After NASA’s discovery of water beneath the surface of Mars earlier this year, and the subsequent critical and popular success of the movie The Martian, it's safe to say that the planet named after the God of War is all the rage. Those revelations have led to speculative looks at how our neighboring planet could be colonized from numerous designers, such as Norman Foster.
Many of those plans, including those of SpaceX founder Elon Musk, involve dumping Earthen construction materials onto the alien surface, potentially starting an inclination for pollution of our new world before it is even occupied. Spanish architect Alberto Villanueva of IDEA Architecture Office saw this as an opportunity for design to intervene. Using Martian soil and the fungus mycelium, Villanueva proposes a strategy utilizing 3D printing and bioluminescence that has gained the attention of both NASA and the European Space Agency.
The first stage of the design involves involves freeing the water from its underground, frozen state. To achieve this, 3D printers will be dropped onto the planet’s surface and will construct slender metal structures from basalt and ferrous elements found in the Martian soil. These structures will harness energy generated by electromagnetic fields to melt the ice and draw it to the surface, creating a system of water-filled craters and lakes in about 4 to 6 months.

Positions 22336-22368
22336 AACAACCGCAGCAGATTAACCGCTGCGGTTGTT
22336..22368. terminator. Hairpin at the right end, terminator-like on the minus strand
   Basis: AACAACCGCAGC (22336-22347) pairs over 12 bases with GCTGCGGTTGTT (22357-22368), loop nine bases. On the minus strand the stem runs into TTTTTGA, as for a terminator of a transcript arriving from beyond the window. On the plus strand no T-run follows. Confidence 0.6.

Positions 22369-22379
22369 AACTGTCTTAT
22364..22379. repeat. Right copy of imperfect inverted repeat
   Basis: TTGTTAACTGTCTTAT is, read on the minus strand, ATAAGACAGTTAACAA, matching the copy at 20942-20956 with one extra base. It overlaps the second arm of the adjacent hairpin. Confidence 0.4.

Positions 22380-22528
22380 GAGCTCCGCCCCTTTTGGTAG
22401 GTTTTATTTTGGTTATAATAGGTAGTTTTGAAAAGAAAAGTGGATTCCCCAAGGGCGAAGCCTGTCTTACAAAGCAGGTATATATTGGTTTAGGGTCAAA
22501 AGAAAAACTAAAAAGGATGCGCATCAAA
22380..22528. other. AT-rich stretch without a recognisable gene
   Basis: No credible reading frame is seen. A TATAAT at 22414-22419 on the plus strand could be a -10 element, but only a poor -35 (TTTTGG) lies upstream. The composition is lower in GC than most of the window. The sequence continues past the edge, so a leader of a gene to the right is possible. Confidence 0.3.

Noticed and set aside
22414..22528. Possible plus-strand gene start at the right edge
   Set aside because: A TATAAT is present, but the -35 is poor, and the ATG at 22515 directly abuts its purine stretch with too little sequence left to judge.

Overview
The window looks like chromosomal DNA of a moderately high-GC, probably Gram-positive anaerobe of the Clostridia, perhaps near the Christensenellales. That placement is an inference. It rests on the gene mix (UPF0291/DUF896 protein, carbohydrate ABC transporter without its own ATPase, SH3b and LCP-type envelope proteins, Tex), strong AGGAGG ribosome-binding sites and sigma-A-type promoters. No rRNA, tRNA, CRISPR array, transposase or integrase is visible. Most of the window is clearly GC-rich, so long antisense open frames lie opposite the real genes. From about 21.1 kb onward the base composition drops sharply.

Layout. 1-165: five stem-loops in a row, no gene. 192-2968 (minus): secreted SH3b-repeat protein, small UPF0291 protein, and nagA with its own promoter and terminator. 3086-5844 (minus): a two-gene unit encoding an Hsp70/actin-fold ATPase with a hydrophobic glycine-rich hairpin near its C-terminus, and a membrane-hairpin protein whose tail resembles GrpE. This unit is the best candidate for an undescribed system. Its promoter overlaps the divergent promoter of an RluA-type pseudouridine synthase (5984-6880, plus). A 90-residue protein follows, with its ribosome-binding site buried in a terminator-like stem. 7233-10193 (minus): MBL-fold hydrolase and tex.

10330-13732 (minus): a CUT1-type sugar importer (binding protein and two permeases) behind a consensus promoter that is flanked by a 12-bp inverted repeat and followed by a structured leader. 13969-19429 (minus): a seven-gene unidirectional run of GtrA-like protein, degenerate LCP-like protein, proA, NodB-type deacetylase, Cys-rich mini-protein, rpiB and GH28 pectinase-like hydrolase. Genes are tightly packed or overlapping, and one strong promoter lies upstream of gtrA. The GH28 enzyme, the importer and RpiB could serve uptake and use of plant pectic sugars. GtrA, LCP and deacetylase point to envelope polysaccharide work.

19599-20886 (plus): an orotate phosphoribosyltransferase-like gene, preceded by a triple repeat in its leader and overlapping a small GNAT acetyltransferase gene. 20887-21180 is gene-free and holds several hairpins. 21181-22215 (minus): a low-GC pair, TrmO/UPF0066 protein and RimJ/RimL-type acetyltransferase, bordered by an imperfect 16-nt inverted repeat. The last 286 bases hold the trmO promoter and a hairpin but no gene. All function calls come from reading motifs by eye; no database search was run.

Phase two consists of constructing atmosphere-building towers printed from epoxy resin and the fungus mycelium, known for its structural capabilities and ability to withstand extreme conditions. The mycelium will be engineered to draw water from the newly constructed lakes, increasing the tower’s size through organic growth and converting carbon dioxide in the atmosphere into oxygen. Using to data from NASA, Villanueva has calculated that after about six months, enough oxygen would accumulate to create a small atmospheric layer to the planet, and in two years, humans would be able to breathe on the Martian surface.
Once humans have arrived, Villanueva suggests using the organic solution of bioluminescent bacteria to generate light. At this point the 3D printers can be calibrated to provide different types of structures for human use. The structures are designed to have a 5-year lifespan, after which they decompose, eliminating any negative footprint on the planet.
Villanueva recognizes that additional testing will need to occur before colonization can occur, and suggests remote sites like Australia, Hawaii and the Canary Islands. Because before design can get up and running on Mars, it has to take advantage of the new-found excitement for the red planet right here on Earth.